• Finally I added some Woodland Scenics fine-leaf foliage branches to the deeper recesses in the walls (the ones I commented on earlier, they came in handy for this step, or better, seeing them gave me the idea to do this), to represent some brushes and smaller trees growing out of these walls. I reinforces the untended appearance.

This give this endresult (before applying a matt varnish spray.

In the end I spent quite some time painting and basing these, but I'm very happy with the end result. From a modest investment of £16 and a couple of hours of work, this is a nice result.

Note that there is one piece that I have not painted, another "entryway", similar to the piece front left. I'm not sure I'm going to use that as is, or convert that into another piece of broken down wall (there is one piece of broken down wall - the middle one of the 5 long straight ones.

Thursday, May 18, 2017

Review of Red Dragon gaming resin scenics

I ran into this (for me) new company through a friend's post in twitter and decided to give them a go. The company's website is They offer mostly resin scenery and terrain bits, both painted (in various finishes) and unpainted. As I like painting, I looked mainly at the unpainted versions. For our Dark Ages and Dux Gondorum games, we could use some flint walls, so I checked out those. They have various single items and two packs:

  • A standard stone wall set, containing 4 large corners, 3 long walls and 1 wall with entry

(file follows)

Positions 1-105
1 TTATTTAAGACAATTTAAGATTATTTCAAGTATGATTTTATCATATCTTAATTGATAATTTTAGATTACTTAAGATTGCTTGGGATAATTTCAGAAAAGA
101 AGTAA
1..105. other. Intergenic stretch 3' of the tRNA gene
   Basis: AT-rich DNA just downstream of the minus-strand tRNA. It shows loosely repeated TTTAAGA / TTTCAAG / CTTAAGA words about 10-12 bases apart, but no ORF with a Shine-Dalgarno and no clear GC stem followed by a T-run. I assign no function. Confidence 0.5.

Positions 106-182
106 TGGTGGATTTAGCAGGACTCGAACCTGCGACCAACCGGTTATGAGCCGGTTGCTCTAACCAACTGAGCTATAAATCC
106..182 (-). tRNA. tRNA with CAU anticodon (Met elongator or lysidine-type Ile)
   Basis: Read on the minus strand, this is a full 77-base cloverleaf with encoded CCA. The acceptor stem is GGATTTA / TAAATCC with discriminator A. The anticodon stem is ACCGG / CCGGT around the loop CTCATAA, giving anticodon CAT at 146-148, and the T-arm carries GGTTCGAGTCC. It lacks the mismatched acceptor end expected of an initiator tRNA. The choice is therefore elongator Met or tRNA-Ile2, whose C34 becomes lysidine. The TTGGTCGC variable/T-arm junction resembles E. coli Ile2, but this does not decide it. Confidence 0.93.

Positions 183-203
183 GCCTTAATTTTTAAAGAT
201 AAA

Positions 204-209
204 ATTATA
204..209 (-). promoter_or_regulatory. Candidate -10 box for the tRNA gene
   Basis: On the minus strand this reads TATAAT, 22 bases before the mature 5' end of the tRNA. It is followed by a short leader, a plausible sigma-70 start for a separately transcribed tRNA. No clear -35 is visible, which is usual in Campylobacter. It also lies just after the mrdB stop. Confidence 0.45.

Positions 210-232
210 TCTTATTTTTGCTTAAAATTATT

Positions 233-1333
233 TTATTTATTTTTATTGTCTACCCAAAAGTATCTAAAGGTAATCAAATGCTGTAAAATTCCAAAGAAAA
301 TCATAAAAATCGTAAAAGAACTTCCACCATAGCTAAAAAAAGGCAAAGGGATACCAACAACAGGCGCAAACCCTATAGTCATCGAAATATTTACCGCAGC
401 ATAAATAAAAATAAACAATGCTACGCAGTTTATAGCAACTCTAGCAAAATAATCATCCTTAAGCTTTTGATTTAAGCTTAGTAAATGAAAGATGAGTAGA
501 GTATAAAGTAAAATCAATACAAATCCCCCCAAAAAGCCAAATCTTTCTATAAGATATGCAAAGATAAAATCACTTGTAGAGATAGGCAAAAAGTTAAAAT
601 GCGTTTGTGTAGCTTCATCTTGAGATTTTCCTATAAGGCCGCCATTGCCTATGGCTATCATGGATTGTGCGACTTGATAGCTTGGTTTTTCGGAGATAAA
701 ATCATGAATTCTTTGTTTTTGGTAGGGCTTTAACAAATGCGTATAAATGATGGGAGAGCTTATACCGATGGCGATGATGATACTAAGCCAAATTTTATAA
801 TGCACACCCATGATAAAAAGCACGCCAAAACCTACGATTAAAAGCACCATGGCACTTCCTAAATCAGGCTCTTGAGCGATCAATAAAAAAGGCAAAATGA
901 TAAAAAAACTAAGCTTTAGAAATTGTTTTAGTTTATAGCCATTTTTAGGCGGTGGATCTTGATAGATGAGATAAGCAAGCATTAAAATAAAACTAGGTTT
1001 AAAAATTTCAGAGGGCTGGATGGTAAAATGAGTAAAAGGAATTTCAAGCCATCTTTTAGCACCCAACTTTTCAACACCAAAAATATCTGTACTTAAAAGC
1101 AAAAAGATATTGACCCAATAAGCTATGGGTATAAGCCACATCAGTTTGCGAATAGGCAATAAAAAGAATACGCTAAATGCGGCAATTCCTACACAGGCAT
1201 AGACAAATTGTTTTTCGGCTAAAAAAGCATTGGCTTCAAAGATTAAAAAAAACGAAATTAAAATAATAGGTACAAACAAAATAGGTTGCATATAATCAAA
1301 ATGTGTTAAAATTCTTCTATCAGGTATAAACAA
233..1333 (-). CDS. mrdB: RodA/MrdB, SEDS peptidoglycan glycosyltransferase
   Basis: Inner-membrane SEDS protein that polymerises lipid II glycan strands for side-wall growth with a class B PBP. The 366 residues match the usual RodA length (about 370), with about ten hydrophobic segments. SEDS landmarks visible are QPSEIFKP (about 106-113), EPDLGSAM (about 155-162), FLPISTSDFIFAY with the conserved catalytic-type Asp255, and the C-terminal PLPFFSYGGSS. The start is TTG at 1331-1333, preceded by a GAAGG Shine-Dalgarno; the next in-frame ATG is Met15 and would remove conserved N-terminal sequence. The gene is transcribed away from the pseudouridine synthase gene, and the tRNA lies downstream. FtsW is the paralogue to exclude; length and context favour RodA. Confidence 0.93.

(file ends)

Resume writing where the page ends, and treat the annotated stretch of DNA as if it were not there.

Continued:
• An extension wall set, containing 2 large T-shaped bits, 1 long broken wall bit, 1 normal long wall bits and a wall with an entry. Most of the wall bits are 15cms (6") long.
Both sets cost £8 unpainted, which I thought was very reasonable. Painted sets are about 50-125% more expensive, which is still reasonable in most cases. You can choose various finishes (wasteland, grassland, desert, with or without flocking.

I also grabbed a bomb crater set while I was there, for £4 (painted is £7,50). The set contains 1 larger and 2 smaller craters.

I got the order today (I ordered 9 days ago, which is decent turnaround time from the UK to Sweden). 

Big jiffy bag with all the goodies
On opening the bag there were 2 smaller packs (each containing a set, the extension set also had the crater set in with it). Both sets were in zip lock bags, and wrapped in more bubble wrap. Everything had survived the trip unscathed. Bonus points for that!

2 bubble wrapped bags containing a set each
Each set came in a zip lock bag

The standard wall set

The extension set
Closer details

More closer details
On opening the bags, you get that special resin odour coming out ;-) The resin (off-white, slightly transparent) is crisp, I have seen no signs of worn or bad moulds. Details are fine, no bubbles or damages. Detail is deep, with even some deep recesses between some stones. The walls all come on bases. These have been sanded straight on the bottom and can be used as is (so no need to add extra bases, unless you want to). The bases are detailed and can be painted as they are, there is sufficient patterning to represent rough ground. They should be suitable for 20 to heroic 28 (or 32mm ;-) ) gaming.

I plan to paint these quickly as they shouldn't need too much work. Black priming, grey drybrushing in a couple of layers, paint the bases brown, with some drybrushing, and some flocking. Maybe some washing in between. I'll put up some pictures and report how they paint up.

As a summary - these look like a good buy, at a very decent price, and I'd like to recommend these. 

Friday, May 12, 2017

Scenario sale @ Wargaming Odds and Ends

Have a quick look at, where Chris Stoesen is having a scenario sale (50% off) on scenario booklets suitable for different Lardie rulesets.